Writer’s Block: Asian An­tic­i­pa­tion

Pre­par­ing for the trip of a life­time is ex­cit­ing—and a lit­tle daunt­ing!

Our Canada - - Features - by Judy Tran,

It was May 29th and the big day had fi­nally ar­rived. I had an­tic­i­pated this day from the mo­ment I’d pur­chased the plane ticket. I was leav­ing the com­fort of Canada to be­gin my two-month long ex­otic ad­ven­ture in South­east Asia. Work­ing ev­ery day, back-to-back shifts at two jobs for more than a month had fi­nally paid off. I man­aged to earn $3,000 just stand­ing around a golf course try­ing to look pretty, and work­ing a mun­dane re­cep­tion job at an of­fice.

My flight was just be­fore noon and the sun was be­gin­ning to emerge, slow­ing bright­en­ing the quiet city while I was still fran­ti­cally pack­ing for this trip. My eyes be­gan to feel more and more heavy, and I used what­ever ounce of en­ergy that was left in me to re­press the panic that had the po­ten­tial of erupt­ing like a vol­cano. Know­ing that there was 23 hours of travel time to Bangkok ahead of me, I re­sisted the urge to col­lapse into bed and con­tin­ued stuff­ing the es­sen­tials into the back­pack. Frus­trated with my­self, I thought about how eas­ily this en­tire process could have been. I should have been more pre­pared and if I was, I would have been able to get the beauty sleep I needed. It would have been smart to make some sort of pack­ing check­list, or not wait un­til the day be­fore to start pack­ing. It was about 8 a.m. when my mom in­sisted on leav­ing to en­sure I had an adequate amount of time to make it onto my in­ter­na­tional flight. So, I zipped up my huge back­pack and said screw it to what­ever I might have for­got­ten.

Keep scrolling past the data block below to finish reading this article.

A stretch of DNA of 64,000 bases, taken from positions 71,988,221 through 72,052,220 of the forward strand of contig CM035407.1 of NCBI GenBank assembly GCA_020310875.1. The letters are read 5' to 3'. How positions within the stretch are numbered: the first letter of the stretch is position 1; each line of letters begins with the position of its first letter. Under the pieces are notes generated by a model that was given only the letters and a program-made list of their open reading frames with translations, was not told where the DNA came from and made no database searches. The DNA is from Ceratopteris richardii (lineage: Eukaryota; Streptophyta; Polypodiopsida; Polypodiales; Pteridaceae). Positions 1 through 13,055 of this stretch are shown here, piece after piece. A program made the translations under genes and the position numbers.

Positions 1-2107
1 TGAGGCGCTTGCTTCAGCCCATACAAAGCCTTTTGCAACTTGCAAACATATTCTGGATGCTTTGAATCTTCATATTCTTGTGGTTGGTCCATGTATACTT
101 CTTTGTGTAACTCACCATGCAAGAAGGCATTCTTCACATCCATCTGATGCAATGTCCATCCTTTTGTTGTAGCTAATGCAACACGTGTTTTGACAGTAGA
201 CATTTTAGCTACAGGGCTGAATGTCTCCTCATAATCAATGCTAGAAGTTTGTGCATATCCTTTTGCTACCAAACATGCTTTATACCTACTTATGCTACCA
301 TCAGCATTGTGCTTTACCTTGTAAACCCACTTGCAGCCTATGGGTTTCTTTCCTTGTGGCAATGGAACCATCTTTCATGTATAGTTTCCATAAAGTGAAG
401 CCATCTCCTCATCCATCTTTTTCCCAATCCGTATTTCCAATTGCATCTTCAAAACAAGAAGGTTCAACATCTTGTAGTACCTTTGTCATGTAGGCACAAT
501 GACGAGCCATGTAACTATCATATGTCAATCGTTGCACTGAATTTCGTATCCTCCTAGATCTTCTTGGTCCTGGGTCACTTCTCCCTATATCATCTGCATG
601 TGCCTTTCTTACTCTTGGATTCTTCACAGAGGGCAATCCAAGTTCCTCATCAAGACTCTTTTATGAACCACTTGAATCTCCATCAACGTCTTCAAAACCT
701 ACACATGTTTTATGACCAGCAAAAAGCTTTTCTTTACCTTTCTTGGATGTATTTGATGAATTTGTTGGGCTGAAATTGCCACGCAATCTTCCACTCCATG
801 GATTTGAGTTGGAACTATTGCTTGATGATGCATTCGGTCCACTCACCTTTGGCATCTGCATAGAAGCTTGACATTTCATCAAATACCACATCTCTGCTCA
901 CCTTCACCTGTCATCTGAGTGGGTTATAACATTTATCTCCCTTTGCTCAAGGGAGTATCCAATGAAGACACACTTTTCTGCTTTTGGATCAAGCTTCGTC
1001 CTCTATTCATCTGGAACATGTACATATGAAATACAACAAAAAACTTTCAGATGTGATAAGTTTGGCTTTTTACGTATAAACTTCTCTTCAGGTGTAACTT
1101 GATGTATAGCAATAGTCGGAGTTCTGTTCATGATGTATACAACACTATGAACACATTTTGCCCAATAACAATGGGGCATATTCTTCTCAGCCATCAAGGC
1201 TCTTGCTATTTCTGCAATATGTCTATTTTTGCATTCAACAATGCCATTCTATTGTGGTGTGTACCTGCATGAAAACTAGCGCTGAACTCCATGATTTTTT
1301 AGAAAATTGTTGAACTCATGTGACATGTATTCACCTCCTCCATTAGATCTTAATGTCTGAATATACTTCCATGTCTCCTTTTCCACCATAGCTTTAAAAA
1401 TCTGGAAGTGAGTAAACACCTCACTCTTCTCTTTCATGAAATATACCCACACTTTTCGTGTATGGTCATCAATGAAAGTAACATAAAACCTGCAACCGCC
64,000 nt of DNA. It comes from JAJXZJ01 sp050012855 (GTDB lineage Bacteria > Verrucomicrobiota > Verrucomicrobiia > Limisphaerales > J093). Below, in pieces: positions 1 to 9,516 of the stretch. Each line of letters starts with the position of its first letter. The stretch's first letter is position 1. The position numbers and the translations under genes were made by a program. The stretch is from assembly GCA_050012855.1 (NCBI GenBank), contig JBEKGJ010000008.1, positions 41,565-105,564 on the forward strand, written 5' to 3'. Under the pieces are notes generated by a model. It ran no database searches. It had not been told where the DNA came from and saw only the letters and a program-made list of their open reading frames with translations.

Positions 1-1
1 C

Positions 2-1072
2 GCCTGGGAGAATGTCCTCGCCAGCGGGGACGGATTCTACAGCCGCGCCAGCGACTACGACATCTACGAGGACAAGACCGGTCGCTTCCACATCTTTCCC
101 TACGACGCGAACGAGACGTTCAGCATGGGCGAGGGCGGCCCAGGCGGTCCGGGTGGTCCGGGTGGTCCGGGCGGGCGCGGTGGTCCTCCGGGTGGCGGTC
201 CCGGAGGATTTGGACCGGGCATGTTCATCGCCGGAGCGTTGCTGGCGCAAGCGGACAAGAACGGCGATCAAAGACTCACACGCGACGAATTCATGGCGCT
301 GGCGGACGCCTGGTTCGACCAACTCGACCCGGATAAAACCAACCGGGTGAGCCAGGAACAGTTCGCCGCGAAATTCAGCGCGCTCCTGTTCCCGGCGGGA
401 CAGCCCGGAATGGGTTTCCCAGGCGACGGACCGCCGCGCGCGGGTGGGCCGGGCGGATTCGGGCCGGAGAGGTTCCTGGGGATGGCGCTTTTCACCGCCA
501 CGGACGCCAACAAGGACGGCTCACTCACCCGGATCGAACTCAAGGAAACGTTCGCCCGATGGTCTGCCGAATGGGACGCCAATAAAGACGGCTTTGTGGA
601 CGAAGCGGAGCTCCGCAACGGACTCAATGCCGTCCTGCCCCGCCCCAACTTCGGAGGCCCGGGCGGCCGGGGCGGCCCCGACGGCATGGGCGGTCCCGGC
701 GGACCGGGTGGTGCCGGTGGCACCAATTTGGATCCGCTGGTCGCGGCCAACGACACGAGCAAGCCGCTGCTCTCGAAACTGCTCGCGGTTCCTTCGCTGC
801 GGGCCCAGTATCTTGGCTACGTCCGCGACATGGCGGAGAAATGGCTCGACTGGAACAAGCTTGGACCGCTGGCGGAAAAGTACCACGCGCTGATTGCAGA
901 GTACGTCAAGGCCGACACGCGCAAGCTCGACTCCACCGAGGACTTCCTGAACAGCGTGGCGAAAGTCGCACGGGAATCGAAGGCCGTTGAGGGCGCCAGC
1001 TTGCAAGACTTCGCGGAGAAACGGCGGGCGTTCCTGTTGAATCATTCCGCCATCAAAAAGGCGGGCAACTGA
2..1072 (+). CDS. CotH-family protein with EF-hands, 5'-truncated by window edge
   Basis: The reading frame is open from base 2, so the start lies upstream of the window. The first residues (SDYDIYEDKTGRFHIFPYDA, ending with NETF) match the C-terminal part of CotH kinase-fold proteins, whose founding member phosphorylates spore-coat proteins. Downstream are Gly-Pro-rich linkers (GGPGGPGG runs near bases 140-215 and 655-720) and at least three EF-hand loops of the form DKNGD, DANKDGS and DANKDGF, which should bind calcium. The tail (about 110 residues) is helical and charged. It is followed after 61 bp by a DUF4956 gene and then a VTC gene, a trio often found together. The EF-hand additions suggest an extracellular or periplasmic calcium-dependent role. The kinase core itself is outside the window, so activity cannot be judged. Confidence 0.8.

On the way to the air­port, the loud mu­sic on the car ra­dio min­i­mized any small, point­less chit-chat be­tween my mom and me. Her de­meanor seemed happy and ex­cited, but deep down I knew she was filled with worry— as if all the bad things that could pos­si­bly hap­pen, would hap­pen to me.

It was about two months prior to leav­ing when I had men­tioned the trip to my mom and dad. Filled with ex­cite­ment, I ex­plained how I made it through the painful third-year of uni­ver­sity and how I de­served the two months to recharge and ex­plore parts of the Earth I have yet to see. My dad was very unim­pressed with the whole idea and in­sisted I stay safe in Canada. Through­out the two months, he con­stantly ex­plained how I was at high risk of be­ing kid­napped or robbed as a solo, fe­male trav­eller. He tried to frighten me with all the pos­si­ble sce­nar­ios of ei­ther in­jur­ing my­self or catch­ing a for­eign dis­ease, and how I couldn’t pos­si­bly rely on any health­care sys­tem out­side of Canada. At that point, the flight ticket was al­ready pur­chased and there was no turn­ing back: I was leav­ing for two months and there was noth­ing they could say that would change my mind. I was de­ter­mined to be­come an